RESPONDENT:Members of New York State Crime Victims Board
LOCATION:Burning Cross at residence
DOCKET NO.: 90-1059
DECIDED BY: Rehnquist Court (1991-1993)
LOWER COURT: United States Court of Appeals for the Second Circuit
CITATION: 502 US 105 (1991)
ARGUED: Oct 15, 1991
DECIDED: Dec 10, 1991
Howard L. Zwickel – on behalf of the Respondent
Ronald S. Rauchberg – on behalf of the Petitioner
Facts of the case
To keep criminals from profiting from crimes by selling their stories, New York State’s 1977 “Son of Sam” law ordered that proceeds from such deals be turned over to the New York State Crime Victims Board. The Board was to deposit the money into escrow accounts which victims could later claim through civil suits. In 1987 the Board ordered Henry Hill, a former gangster who sold his story to Simon & Schuster, to turn over his payments from a book deal.
Did the Son of Sam law violate the free speech clause of the First Amendment?
Media for Simon & Schuster, Inc. v. Members of New York State Crime Victims Board
Audio Transcription for Opinion Announcement – December 10, 1991 in Simon & Schuster, Inc. v. Members of New York State Crime Victims Board
Sandra Day O’Connor:
The second case for announcement is No. 90-1059, Simon & Schuster versus members of the New York State Crime Victims Board.
The case comes to us on certiorari to the United States Court of Appeals for the Second Circuit.
New York has a so-called Son of Sam law.
It requires that an accused or a convicted criminal’s income from works describing his crime be deposited in an escrow account.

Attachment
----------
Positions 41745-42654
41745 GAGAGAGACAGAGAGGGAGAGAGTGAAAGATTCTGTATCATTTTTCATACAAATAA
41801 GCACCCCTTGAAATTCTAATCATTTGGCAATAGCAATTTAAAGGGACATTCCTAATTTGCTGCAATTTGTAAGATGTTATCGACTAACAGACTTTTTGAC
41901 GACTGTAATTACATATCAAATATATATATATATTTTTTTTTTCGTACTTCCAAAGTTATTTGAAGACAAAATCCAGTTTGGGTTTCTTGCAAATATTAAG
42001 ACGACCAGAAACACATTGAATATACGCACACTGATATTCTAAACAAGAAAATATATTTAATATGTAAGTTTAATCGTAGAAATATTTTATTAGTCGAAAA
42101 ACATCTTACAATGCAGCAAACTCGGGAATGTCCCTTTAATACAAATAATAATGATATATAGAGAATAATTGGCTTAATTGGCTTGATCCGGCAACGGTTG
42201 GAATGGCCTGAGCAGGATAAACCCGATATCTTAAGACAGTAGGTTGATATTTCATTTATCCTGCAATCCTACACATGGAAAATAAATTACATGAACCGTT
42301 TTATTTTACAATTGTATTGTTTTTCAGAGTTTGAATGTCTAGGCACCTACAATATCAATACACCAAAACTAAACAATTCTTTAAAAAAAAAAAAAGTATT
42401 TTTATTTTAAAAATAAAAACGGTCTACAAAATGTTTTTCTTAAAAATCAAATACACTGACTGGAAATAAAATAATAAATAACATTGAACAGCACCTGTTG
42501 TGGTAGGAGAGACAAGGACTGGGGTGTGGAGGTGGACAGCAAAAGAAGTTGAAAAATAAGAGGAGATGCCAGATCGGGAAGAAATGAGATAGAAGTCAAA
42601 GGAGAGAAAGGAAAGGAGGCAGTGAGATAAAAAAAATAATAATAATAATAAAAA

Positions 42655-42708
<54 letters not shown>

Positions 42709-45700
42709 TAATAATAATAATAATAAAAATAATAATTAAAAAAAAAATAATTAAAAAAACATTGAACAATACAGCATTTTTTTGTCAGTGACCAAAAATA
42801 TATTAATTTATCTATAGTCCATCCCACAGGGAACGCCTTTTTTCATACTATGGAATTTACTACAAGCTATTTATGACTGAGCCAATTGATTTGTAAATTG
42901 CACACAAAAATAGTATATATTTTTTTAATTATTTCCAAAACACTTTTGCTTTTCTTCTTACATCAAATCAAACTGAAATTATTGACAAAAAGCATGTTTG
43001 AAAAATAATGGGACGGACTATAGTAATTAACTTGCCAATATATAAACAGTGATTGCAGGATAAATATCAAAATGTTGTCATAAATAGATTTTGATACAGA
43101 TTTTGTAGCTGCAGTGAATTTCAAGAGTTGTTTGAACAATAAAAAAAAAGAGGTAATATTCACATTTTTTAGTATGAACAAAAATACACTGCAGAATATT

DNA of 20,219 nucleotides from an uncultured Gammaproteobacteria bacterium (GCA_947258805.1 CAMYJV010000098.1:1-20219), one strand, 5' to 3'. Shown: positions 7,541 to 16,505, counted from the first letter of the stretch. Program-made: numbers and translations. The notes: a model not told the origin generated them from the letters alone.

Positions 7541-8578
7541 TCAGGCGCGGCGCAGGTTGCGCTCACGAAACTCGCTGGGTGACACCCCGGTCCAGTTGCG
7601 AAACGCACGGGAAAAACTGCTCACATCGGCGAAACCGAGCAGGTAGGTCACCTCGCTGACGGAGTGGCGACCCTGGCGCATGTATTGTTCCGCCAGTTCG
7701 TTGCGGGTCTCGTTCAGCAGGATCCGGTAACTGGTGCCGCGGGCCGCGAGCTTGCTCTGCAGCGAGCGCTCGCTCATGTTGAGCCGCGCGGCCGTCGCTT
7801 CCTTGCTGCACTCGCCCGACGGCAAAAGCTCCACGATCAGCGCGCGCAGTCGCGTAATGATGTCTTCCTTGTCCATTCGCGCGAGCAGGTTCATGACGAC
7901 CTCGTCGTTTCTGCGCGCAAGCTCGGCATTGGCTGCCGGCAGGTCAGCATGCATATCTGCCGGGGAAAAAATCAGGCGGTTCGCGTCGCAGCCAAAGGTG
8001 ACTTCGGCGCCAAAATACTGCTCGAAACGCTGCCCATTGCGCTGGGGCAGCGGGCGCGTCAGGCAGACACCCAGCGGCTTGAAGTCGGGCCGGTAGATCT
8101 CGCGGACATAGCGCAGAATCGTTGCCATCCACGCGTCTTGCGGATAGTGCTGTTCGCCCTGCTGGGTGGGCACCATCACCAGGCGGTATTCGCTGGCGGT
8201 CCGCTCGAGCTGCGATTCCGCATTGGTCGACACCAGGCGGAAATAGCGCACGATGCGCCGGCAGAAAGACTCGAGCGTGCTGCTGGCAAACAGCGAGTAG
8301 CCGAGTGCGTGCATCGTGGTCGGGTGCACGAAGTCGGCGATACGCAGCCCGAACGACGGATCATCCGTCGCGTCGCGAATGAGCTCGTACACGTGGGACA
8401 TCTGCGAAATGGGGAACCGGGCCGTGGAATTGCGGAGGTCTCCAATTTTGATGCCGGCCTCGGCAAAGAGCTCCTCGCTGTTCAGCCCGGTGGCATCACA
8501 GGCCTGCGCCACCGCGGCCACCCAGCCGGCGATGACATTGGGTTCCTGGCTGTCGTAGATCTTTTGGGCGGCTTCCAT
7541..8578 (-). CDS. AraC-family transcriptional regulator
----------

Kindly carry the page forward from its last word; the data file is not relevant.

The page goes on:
These funds are then made available to victims of the crime and to the criminal’s other creditors.
The petitioner, Simon & Schuster, published a book entitled Wiseguy in which Henry Hill, an admitted organized crime figure, described his life of crime.
The respondent, the New York State Crime Victims Board, compelled Simon & Schuster to place Hill’s income from the book in an escrow account.
Simon & Schuster then brought this suit seeking a declaratory judgment that the Son of Sam law is inconsistent with the First Amendment.
Both the District Court and the Court of Appeals found the statute constitutional.
In an opinion filed today, we reverse.
The First Amendment prevents a state to regulate speech, based on the content of that speech, only where the regulation is narrowly tailored to advance a compelling state interest.
The Son of Sam law imposes a financial burden on speech only if a particular content.
The state has a compelling interest in compensating crime victims from the proceeds of the crime but little at any interest in limiting that compensation to the proceeds of the criminal speech about the crime.
Because the Son of Sam law reaches a substantial amount of speech that does not enable a criminal to profit from crime while victims remain uncompensated, it is not narrowly tailored to advance the state’s interest.
As a result, we hold that the statute is unconstitutional by virtue of the provisions of the First Amendment.
Justice Blackmun and Justice Kennedy have each filed opinions concurring in the judgment.
Justice Thomas took no part in the consideration or decision of the case.